■Interview with engineer in charge
What motivated you to develop the traffic signal controller?
We were inspired by the large-scale traffic disruption caused by power outages after the Great East Japan Earthquake. After the Earthquake, rolling blackouts were implemented in Tokyo. Many police officers were called out to direct traffic. To meet increasing demand for traffic signal controllers that could prevent traffic lights from turning off, we started to develop a traffic signal controller with a built-in battery.
What problems did you face in the course of the development?
Since the traffic signal controllers are installed near intersections where automobiles and pedestrians pass and cross, the dimensions of the enclosures are restricted. We made a supreme effort to build a battery in a conventional enclosure.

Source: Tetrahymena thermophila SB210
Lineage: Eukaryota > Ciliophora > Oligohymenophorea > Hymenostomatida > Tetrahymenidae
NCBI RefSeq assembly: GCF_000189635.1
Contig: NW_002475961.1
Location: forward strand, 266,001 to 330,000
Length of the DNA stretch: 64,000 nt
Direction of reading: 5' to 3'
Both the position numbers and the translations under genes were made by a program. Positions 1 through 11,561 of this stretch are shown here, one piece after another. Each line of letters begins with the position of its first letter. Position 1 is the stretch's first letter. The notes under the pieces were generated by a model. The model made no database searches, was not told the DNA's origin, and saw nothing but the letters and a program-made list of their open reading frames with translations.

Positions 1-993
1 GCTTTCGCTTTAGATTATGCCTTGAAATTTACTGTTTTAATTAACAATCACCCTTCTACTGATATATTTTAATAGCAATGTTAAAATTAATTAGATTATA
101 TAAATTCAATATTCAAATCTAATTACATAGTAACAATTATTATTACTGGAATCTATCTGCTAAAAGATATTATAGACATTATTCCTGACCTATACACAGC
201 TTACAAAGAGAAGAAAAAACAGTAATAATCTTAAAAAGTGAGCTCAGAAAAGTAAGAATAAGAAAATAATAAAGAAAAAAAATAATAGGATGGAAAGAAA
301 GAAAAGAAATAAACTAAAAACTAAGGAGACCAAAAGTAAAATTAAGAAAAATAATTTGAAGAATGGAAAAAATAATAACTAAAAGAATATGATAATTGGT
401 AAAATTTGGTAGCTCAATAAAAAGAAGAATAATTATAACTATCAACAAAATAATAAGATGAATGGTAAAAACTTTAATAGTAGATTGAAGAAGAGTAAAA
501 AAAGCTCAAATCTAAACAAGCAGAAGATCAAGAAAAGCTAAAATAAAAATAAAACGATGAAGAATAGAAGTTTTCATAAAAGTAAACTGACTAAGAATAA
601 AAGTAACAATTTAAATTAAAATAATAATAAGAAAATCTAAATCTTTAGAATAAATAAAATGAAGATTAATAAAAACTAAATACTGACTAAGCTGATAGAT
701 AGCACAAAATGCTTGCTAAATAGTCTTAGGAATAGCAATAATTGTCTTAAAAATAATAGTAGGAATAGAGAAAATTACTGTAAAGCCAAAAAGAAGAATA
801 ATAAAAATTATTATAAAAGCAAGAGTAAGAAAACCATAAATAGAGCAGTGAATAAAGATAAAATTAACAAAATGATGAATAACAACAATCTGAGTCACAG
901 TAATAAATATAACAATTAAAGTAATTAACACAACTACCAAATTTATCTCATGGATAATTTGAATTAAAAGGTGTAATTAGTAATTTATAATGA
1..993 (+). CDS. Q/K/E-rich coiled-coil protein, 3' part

Though we used smaller parts for the switching device and changed the parts arrangement in the enclosure, we could not secure sufficient space to house a battery in the enclosure. As an alternative, we developed a smaller-sized battery jointly with one of our associated companies. The newly developed battery was small enough to be housed in a conventional enclosure. Safety is required of traffic signal controllers because they are installed near places through which automobiles and pedestrians pass. Within a restricted development period of approximately eight months, we took sufficient time to assess and ensure the safety of this product.